The problem of modelism
Herman Kahn's thoughts on a common pitfall in strategy and planning
In 1957, Cold War strategist Herman Kahn wrote a paper with a co-author about the "ten common pitfalls" in military planning and strategy. 66 years later, it still holds up, particularly the lead-off sin he cited, "modelism," or "the use and abuse of models."
Some caveats are in order. This was a draft paper and as far as I can tell, was never formally published anywhere. Second, some of the examples and language are badly out of date (though the ideas that underpin the ideas are still fresh and useful). Third, Kahn leans towards the quant-side of strategy, which is to say those that prefer to make data-driven decisions (think late-50s “Moneyball”). But when you step back he’s concerned with improving strategy in “an uncertain world.” Aren’t we all?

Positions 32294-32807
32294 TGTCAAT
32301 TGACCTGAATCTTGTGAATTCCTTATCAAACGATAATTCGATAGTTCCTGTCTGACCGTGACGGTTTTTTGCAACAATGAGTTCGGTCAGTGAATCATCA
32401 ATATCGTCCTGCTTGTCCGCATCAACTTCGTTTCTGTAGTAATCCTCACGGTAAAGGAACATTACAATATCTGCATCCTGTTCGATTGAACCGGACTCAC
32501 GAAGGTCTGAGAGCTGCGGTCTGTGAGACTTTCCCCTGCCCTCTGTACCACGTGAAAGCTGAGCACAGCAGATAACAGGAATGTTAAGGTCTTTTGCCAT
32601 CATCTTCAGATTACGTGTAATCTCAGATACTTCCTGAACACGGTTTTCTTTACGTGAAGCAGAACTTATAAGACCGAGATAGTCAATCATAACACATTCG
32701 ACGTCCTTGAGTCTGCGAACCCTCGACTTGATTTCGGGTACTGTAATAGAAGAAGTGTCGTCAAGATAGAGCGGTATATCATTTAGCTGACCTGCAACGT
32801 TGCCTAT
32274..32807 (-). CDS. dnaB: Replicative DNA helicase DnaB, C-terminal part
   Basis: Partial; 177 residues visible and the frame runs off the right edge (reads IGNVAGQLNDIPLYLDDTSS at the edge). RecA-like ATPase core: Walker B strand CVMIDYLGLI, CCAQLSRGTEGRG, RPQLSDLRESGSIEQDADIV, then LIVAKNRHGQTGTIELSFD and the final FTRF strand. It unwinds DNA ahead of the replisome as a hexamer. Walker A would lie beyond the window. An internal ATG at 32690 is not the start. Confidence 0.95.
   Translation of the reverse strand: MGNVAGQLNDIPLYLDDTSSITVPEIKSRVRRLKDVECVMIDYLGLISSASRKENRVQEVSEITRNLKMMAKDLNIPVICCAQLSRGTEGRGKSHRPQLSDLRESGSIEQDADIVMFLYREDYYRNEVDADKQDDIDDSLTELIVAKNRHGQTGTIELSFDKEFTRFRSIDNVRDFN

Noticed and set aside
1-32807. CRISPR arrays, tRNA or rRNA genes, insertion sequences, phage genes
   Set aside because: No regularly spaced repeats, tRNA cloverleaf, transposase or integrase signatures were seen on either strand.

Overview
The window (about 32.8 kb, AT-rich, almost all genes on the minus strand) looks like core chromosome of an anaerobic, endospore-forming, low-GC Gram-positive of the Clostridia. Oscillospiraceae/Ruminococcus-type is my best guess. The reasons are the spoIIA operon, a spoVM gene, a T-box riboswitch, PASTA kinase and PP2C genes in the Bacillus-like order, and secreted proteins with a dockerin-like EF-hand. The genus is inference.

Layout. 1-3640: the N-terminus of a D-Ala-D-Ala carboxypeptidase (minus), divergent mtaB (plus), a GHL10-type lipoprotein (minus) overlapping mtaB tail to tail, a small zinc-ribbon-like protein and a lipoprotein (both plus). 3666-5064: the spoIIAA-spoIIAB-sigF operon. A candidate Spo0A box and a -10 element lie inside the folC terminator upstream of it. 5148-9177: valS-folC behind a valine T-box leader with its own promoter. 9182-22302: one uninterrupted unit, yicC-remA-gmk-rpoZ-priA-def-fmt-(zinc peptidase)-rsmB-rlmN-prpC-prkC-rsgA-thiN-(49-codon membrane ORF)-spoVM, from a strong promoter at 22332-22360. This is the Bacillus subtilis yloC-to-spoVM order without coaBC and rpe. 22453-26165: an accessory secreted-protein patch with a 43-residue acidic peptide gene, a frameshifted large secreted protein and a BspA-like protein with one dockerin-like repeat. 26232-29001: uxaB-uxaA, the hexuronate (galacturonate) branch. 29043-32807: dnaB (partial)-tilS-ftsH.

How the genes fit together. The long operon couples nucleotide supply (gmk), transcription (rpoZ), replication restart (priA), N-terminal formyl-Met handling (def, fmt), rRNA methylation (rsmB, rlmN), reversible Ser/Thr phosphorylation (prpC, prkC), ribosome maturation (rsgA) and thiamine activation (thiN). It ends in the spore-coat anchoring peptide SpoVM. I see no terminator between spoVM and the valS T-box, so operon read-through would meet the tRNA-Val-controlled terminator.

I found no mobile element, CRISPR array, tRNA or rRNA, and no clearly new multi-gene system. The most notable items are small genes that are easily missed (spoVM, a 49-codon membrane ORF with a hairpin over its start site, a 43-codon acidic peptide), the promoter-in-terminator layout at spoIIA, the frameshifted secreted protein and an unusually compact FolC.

So let’s talk “modelism.”
I’ve seen modelism at work in many different places. First and foremost is the academic tendency to mis-apply a particular tool or theory to explain some phenomenon in the real world. I remember hearing a Singaporean diplomat give a talk that not-so-subtly attributed the past few decades of peace in the Asia-Pacific to the peoples of the region being simply better at dialogue than the rest of the world—to which a geographer might point out that the vast blue distances between these maritime/island states and the lack of large-scale naval capabilities has something to do with it.